"That's that," Stehl Lacey murmured, disappointed.
"We will try again in the gloaming," the female mage said firmly, picking up the bowl, which was now empty of water. "That is Lord Twilight's time of full power." She stood, looked the five watchers over, then glanced towards the inn as the first hints of colour tinted the dawn sky. "But even then it is unlikely we would be able to open a link for more than five or ten seconds, if that. By the time we have forced our way through the barriers about this land, we have no strength to maintain the communication. There are other options. We will send a wind word in due course, but that will take days or weeks to reach its destination and even if it is not waylaid, we will have no way of knowing of its arrival."
The male mage rose to his feet slowly, drawing his gloves back on with precise, deliberate movements. "We will rest for an hour, then see about explorations," he said, gesturing to his companion. The pair started back to the inn without another word, leaving a general impression of dismissal behind them.
"Shall we take stock of the grounds before breakfast?" Stehl Lacey asked, directing her question to both Harl Mendican and Lady Kinrathen. "Now that we can see our new demesne?"
"One would wish for a less wind-racked situation, Ker Lacey," Lady Kinrathen replied, mildly. The comment established to Shan that the ex-mercenary and the Armitan Council member had advanced a step beyond an uneasy alliance. Politeness you could always expect from an Armitan, but the very faint air of jest established Stehl Lacey as a person to be awarded something more than formality.
What this group needed was a clear-cut and popular leader, Shan mused as she walked along in the wake of the four other cloak-wrapped figures. It wasn't going to get one, but that did not change the fact that matters would be aided by the absence of groups of Armitan nobles and shadow mages, and the presence of someone who would not be nay-sayed. If Stehl Lacey had a deal more rank than that of respected ex-mercenary, the problem would be solved. The unofficial committee formed by those who walked in front of her had value, but there would surely come a time they would disagree on plans of action and there would be no-one to listen to all sides of the argument and say "Very well. Let us do it this way." The shadow mages had a certain way with commands, but fear and uncertainty would cause an instinctive rejection of them.
Shan found that she did not like an absence of clear authority. Although her assignments left her almost entirely on her own recognizance, there was a certain security in being able to send home for orders, or, as the very last resort, invoke authority at the local division of the Charter Guards. Out here... She sighed, and looked back at the lake as the others began a slow circle along the perimeter of the consecrated stones. It was very close, the lake, and there was something she did not like about it. But doubtless, when the sun had risen, and the morning greys had left the still water, it would become a more attractive place. She stared out at it a long moment, finally picking up the outline of those white buildings she had glimpsed the previous night. Then she cut across the circle to catch up with the others, ignoring the three people who had appeared outside the Cob and Signet and were watching their progress.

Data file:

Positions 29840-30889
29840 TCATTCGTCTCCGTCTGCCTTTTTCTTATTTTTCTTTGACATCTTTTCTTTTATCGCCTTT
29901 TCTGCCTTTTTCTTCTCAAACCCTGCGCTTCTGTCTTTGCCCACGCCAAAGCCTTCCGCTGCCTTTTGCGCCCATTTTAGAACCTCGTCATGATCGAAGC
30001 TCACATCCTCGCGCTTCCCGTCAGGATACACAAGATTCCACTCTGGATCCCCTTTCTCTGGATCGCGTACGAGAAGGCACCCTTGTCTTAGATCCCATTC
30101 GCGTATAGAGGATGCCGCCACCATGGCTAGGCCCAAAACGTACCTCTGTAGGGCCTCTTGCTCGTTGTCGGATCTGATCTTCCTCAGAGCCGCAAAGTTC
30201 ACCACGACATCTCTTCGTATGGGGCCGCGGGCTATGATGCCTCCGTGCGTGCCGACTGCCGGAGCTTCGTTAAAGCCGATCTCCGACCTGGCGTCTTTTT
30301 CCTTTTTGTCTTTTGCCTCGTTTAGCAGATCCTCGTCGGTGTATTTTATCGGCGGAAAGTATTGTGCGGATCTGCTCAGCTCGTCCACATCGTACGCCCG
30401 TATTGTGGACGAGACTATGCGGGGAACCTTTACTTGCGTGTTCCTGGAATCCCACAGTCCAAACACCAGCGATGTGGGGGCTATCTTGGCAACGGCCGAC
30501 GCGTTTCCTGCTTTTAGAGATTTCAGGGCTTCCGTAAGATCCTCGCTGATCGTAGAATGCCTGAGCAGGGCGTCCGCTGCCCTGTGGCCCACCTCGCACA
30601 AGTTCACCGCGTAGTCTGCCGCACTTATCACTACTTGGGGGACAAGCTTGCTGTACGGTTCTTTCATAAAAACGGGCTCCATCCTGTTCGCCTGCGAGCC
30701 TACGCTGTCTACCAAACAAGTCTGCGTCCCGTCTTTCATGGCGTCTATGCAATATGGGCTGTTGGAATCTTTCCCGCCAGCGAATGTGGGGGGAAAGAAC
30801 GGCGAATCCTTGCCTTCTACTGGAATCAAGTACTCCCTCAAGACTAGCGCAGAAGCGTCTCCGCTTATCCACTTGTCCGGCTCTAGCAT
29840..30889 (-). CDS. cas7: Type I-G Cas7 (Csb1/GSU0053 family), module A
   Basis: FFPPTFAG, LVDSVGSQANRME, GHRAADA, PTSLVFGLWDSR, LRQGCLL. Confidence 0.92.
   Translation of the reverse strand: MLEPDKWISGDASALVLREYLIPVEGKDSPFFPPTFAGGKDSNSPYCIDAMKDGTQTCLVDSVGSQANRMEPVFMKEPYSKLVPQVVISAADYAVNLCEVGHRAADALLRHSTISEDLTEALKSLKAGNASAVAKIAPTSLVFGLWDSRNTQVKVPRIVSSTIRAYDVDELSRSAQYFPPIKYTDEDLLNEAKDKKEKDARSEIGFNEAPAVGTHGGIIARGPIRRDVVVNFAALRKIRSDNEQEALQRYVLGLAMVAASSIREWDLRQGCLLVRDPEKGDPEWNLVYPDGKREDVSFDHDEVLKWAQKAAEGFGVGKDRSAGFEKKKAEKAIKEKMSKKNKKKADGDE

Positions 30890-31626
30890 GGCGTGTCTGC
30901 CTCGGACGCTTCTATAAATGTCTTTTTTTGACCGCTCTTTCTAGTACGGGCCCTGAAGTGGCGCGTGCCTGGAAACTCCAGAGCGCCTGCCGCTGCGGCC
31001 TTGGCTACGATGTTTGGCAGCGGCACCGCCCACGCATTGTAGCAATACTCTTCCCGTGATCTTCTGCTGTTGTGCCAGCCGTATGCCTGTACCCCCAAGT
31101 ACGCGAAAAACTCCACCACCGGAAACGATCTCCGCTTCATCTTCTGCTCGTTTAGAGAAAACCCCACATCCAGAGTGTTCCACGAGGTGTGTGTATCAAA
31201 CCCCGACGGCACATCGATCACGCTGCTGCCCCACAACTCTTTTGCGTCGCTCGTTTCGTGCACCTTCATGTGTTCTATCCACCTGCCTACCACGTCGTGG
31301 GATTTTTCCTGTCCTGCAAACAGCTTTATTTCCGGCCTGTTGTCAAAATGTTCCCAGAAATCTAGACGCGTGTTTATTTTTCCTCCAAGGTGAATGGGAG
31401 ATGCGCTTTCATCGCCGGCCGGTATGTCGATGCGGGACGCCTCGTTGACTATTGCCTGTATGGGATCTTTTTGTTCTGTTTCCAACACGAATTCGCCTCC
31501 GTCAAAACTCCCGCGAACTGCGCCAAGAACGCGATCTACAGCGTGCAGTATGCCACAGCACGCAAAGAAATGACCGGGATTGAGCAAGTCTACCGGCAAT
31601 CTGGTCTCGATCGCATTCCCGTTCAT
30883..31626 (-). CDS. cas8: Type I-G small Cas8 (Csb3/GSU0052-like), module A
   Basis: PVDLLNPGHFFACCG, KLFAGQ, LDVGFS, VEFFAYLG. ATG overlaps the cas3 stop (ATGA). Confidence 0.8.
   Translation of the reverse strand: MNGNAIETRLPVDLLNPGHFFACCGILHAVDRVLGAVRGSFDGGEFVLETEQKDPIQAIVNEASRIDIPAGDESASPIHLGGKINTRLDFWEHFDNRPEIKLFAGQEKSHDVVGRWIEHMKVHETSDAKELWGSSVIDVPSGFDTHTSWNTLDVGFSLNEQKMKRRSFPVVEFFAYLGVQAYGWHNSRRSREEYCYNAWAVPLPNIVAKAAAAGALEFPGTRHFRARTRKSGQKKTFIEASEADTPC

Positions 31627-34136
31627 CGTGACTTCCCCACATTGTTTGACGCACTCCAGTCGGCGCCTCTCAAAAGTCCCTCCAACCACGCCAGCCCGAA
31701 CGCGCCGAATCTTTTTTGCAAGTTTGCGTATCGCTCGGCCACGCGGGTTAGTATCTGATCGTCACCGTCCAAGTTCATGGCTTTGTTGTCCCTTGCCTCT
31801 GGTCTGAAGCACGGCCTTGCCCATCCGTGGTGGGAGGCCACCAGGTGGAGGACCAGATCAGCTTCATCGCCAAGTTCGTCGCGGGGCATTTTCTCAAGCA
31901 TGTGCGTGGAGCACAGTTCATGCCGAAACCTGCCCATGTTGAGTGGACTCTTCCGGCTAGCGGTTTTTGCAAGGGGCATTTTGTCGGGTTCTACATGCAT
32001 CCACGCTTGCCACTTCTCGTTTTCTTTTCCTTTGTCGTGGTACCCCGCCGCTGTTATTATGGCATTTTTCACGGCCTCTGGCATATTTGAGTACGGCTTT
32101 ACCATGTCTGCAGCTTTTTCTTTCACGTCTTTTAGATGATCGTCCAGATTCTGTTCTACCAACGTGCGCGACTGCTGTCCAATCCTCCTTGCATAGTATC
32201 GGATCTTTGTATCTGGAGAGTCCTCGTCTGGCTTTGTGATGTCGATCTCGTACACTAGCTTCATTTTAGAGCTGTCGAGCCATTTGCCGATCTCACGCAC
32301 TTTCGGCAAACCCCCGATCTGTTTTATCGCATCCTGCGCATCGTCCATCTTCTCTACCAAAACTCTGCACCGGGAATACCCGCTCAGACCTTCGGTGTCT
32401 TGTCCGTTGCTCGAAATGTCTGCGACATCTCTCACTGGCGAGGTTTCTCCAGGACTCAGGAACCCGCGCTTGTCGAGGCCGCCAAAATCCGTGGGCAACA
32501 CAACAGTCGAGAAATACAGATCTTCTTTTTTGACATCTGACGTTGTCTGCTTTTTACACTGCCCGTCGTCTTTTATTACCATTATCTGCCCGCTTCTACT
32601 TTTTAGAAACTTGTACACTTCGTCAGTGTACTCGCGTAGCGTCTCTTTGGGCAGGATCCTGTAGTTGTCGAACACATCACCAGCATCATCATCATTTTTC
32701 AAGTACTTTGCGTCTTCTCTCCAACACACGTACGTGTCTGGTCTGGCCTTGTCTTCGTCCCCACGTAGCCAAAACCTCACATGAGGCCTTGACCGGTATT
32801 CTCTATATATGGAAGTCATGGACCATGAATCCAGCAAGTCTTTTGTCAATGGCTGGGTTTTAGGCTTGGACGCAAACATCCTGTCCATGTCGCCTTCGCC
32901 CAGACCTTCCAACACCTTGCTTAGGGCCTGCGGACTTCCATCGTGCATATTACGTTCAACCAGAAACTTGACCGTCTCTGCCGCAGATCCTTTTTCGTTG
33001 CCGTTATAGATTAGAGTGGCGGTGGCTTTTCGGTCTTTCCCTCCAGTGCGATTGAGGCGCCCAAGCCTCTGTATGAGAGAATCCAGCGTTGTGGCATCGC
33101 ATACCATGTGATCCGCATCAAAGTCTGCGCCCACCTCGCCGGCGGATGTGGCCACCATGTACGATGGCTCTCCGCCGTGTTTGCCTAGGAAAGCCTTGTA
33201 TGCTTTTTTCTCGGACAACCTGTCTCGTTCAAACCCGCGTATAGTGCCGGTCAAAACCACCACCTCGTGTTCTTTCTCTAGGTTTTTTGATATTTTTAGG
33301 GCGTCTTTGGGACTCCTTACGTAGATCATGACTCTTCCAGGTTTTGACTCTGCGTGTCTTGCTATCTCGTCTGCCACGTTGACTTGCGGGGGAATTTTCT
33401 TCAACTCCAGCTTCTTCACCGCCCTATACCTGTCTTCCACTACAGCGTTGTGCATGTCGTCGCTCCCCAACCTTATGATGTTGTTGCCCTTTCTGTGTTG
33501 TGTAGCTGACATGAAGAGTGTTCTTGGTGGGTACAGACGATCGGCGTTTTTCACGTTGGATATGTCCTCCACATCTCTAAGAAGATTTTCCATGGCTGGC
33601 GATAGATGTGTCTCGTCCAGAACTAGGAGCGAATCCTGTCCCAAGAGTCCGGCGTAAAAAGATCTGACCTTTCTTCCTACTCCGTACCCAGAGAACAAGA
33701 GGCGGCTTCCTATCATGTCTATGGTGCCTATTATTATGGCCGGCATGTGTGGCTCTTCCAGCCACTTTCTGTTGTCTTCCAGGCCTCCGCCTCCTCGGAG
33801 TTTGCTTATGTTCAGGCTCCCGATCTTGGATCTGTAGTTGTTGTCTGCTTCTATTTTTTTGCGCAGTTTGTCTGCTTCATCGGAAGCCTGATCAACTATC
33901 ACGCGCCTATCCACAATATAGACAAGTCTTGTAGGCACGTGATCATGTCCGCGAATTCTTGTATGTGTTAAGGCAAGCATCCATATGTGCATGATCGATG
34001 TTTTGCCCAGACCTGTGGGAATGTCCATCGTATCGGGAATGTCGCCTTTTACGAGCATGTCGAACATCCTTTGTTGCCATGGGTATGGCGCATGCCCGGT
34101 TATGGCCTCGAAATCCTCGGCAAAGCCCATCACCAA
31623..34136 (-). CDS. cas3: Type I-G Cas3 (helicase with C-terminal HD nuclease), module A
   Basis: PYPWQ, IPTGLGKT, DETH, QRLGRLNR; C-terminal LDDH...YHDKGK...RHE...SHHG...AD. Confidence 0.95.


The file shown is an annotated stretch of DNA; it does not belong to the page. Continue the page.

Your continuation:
The forest behind the inn was more extensive than she had originally estimated. It would be a full day's journey or more to cross it to the rising hills beyond. At least another half day to approach the towers that could be glimpsed on the slope of the nearest mountain. The three nominal leaders were discussing this as Shan approached, and she did not contribute to the debate on how long it would be before the mountains had a covering of snow to make an approach more difficult, attention caught, as the Armitan man's seemed to be, by the stable they were approaching.
"No hostile intent," said the Armitan man, and glanced obliquely at Lady Kinrathen, who looked very steadily at the streamer of dew-wet blood trailing down the hill, and at various things which had changed since Shan had killed the horse.
"Lonstathen has provided a meal to the night-hunters," she said, knitting her brows slightly. Armitans were not sentimental about death.
They examined the stable in silence, noting the tracks of at least five animals crossing the blood-stream. Wolves, though Shan was no expert in animal tracks. They had dug to widen the gap beneath the inner stall wall and the ground, and feasted well on horse-flesh.
"Dispose of what remains of Lonstathen appropriately, Kier," Lady Kinrathen ordered her bondsman. She looked at Stehl Lacey and Harl Mendican thoughtfully. "It would not be wise, I think, to stable Reventh here, but we might be able to use the timbers to construct a shelter for him in a less exposed place."
Harl Mendican nodded. "I'll consult with Hobben, get him to collect together what tools will be useful. I hope he didn't keep everything in that blasted cellar of his. I don't look forward to trying to make stone axes."
Shan unlatched the stall Reventh had been in, and walked inside. She had been curious how the big horse had managed to come through the journey intact, and discovered what she presumed to be her answer in a ledge formed by a thick base board of the wall dividing the stalls, probably not even as wide as the gelding's hoof. It had come away from its mooring, pushed down instead of up, and Shan touched white, recent scarring on the wood with one gloved finger. "Smart horse," she murmured. "Or lucky." She glanced up to see Lady Kinrathen watching her, and thought about the tales which claimed that some of the animals which dwelt in the Armaithe Lands had shifter blood, were descendants of Armitans who had been in animal form when they had lost their ability to alter their shape.